In addition to good preventive practice, such as rigorous patching and educating users about the risks of browsing, organisations must implement a comprehensive web security solution. A good technological defence is one that is able to proactively scan and filter all web pages in real time, even those on legitimate sites, before granting access to the user.

Organisations looking to protect against the growing threat of web-based malware need a solution that above all demonstrates its security attributes and combines powerful site and content controls with low-impact, effective administration. At the same time, end-user expectations and requirements for speed and efficiency must be met. Solutions that fail to meet these demands for security, control and performance in today's cyber climate will ultimately fail the organisation.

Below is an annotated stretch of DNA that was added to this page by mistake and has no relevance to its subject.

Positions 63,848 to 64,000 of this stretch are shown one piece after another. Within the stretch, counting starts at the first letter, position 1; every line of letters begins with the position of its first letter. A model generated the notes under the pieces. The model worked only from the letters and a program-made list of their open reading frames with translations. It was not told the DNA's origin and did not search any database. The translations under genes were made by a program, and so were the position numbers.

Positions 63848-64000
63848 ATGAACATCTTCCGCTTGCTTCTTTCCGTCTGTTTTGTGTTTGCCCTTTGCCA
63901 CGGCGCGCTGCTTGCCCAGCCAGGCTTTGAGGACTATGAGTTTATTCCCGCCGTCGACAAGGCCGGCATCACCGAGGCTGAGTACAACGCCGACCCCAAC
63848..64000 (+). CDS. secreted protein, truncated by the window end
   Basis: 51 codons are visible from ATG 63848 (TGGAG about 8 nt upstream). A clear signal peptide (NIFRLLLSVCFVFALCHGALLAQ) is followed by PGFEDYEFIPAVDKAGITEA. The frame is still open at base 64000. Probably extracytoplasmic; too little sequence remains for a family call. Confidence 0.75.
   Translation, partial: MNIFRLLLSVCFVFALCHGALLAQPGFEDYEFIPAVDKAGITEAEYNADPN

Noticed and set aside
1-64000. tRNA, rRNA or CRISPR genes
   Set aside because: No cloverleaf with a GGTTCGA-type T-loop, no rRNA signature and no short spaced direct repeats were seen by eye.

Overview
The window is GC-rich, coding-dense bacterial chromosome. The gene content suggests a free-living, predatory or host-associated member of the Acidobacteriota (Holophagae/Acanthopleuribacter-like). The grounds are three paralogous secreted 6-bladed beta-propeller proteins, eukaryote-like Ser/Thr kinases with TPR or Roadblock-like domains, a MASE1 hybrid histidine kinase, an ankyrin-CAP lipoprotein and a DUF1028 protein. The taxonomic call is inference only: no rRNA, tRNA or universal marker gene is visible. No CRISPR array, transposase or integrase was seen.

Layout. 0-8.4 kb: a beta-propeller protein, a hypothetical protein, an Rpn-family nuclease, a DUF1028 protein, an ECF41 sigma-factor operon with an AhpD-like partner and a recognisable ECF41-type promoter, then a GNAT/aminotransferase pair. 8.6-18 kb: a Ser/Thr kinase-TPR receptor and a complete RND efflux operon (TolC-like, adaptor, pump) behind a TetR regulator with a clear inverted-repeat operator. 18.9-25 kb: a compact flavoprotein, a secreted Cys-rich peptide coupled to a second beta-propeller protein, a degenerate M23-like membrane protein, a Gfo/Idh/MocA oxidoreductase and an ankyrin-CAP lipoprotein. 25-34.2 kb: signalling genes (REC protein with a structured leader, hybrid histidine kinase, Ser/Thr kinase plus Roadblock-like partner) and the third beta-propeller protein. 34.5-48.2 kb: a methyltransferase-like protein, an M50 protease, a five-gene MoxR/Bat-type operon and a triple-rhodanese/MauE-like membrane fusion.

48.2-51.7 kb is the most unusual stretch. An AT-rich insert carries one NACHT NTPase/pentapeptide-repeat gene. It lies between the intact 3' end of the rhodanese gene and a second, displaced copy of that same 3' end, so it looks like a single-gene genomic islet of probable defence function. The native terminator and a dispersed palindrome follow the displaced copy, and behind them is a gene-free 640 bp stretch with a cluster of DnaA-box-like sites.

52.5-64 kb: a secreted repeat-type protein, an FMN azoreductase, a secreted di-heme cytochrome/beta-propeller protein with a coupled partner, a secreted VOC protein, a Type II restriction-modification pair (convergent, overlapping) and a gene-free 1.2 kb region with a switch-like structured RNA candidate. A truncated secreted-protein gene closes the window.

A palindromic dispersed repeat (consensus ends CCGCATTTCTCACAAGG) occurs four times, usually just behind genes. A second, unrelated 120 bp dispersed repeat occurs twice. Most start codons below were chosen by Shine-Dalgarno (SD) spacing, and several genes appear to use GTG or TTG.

References
1. Sophos Security Threat Report, July 2008 (
www.sophos.com//news/2008/07/security-report.html).

Graham Cluley is senior technology consultant at Sophos.